Facebook reveals internal investigation into Instagram’s impact on teenagers

Facebook has revealed internal presentations about the research into Instagram’s mental health effects. The Wall Street Journal had previously written an article about the investigation, but according to Facebook, the conclusions drawn by the newspaper are incorrect.

The two presentations Facebook has unveiled deal with results of an internal investigation the company has conducted into the well-being of teens. According to Facebook, these were the presentations that The Wall Street Journal mainly used in its, Facebook says, misconceptions about the investigation. Facebook has provided the slides with comments to provide more context, in its own words. The company also shared these slides with Congress, where Facebook must answer to the allegations of WSJ for the conclusions of the investigation.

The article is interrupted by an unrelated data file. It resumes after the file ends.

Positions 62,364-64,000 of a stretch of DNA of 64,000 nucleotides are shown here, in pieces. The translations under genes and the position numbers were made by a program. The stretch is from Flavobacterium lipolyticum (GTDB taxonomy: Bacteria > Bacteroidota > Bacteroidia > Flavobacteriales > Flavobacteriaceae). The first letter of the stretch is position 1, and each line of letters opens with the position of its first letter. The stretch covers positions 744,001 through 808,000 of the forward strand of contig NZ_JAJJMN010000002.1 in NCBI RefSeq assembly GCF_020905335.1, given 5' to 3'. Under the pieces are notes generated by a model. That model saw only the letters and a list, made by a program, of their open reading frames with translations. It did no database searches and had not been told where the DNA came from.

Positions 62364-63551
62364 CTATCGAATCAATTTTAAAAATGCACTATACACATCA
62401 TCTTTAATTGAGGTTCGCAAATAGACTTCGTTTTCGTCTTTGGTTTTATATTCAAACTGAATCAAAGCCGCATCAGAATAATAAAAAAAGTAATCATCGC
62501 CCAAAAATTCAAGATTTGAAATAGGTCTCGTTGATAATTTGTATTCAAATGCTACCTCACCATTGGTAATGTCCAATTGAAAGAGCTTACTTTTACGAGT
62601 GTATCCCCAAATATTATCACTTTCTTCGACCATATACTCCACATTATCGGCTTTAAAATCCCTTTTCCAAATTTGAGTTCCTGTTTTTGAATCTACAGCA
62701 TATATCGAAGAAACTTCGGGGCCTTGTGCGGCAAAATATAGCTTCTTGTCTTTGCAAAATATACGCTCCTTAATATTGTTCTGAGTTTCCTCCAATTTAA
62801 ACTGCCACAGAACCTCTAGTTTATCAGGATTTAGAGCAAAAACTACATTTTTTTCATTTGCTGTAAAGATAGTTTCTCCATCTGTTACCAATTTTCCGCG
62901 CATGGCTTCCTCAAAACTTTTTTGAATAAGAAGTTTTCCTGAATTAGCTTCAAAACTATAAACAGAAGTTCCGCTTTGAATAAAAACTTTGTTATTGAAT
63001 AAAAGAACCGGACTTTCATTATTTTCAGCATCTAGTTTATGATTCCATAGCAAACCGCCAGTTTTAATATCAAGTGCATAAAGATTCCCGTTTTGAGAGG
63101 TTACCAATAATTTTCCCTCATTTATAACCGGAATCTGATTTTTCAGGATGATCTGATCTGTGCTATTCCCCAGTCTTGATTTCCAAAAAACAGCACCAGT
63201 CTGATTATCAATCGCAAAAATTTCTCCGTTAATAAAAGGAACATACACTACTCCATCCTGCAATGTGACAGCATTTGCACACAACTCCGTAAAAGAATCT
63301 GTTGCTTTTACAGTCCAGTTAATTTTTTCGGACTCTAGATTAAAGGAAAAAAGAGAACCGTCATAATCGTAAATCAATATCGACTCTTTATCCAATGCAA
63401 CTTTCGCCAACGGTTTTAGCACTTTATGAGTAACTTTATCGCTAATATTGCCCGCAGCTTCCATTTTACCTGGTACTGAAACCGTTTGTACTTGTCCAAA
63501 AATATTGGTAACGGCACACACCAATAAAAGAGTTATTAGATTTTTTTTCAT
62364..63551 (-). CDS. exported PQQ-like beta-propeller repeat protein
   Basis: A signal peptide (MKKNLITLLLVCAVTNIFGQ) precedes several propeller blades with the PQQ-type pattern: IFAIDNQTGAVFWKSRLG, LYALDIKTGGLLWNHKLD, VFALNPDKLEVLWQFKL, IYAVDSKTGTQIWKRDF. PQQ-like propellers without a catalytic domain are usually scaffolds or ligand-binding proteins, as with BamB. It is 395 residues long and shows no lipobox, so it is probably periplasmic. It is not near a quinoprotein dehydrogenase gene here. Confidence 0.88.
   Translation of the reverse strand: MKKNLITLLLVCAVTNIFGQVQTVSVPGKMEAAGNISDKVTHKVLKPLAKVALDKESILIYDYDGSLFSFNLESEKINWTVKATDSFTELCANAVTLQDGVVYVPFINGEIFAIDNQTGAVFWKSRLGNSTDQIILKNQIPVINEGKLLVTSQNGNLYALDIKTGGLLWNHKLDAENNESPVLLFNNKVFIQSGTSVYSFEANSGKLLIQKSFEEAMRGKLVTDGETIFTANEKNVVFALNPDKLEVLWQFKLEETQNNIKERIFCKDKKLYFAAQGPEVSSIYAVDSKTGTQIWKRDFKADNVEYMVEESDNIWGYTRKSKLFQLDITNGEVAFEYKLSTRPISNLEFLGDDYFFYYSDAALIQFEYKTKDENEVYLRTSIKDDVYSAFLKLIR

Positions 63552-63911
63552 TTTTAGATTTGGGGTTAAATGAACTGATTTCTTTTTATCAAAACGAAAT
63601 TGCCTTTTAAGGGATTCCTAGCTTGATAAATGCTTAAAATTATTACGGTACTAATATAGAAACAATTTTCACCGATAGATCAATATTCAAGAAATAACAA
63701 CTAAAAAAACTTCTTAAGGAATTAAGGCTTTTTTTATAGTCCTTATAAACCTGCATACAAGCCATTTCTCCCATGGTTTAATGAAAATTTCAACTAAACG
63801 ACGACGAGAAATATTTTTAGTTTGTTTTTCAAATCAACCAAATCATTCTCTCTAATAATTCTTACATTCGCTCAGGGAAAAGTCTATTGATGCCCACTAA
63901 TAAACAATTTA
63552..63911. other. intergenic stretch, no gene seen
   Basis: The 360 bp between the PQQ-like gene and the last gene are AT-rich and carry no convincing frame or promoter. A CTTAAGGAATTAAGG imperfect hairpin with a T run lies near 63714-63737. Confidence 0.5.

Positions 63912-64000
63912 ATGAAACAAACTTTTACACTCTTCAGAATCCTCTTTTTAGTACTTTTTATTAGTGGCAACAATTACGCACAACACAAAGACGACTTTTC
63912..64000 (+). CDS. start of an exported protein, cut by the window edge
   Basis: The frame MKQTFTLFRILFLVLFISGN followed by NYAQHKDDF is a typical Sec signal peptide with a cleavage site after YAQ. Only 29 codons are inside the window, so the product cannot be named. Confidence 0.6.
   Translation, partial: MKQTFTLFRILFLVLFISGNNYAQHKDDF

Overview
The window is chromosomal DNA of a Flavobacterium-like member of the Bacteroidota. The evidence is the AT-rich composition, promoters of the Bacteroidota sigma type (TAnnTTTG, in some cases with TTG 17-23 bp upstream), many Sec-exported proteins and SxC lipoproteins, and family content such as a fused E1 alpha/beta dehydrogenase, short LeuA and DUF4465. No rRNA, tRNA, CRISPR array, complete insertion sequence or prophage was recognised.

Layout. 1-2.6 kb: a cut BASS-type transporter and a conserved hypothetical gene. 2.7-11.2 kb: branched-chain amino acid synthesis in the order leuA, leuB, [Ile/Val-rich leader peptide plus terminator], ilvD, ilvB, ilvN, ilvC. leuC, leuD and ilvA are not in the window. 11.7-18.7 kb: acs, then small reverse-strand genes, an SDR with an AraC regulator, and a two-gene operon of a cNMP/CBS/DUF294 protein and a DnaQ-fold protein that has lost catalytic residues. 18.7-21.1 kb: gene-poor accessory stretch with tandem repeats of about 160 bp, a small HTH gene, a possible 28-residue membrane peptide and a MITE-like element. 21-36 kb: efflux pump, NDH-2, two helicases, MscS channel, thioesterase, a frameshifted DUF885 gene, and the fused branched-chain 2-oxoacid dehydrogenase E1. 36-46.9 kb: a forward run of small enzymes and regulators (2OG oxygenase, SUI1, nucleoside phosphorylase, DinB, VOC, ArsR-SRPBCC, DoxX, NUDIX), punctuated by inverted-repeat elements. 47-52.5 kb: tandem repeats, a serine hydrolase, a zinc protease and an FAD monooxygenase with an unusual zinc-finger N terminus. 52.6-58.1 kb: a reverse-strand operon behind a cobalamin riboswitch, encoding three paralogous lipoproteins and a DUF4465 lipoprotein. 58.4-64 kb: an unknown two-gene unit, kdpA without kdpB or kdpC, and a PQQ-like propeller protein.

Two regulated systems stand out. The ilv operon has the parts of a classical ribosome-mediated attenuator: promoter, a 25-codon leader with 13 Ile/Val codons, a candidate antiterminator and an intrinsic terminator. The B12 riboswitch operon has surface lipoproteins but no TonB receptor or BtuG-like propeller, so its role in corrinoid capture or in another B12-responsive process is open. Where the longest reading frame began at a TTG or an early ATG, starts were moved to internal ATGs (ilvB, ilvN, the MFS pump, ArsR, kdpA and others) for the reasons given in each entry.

About one of the slides that WSJ already disclosed in the original post, Facebook is now saying that the title it gave the slide itself was misleading. It reads: ‘For teens with mental health problems, Instagram makes them worse’, but should really have been, according to Facebook: ‘Teens who are less satisfied with their lives are more likely to say that Instagram worsens their mental health or self-image than teens who are satisfied with their lives. their life’. Also, many ‘conclusions’ from the slides would have been previously untested hypotheses, the company said.

According to Facebook, the study was never intended to draw conclusions about the overall relationship and association between Instagram and a person’s mental health. Instead, there would have been ‘brainstorming’ with teenagers who had negative experiences with the platform, about ‘new ideas’ to ‘help’ such people.

The Wall Street Journal itself has now published four other documents related to Facebook’s large-scale investigation. In addition to the harmfulness of the platform, it also extensively examines the social comparisons with celebrities on the photo app.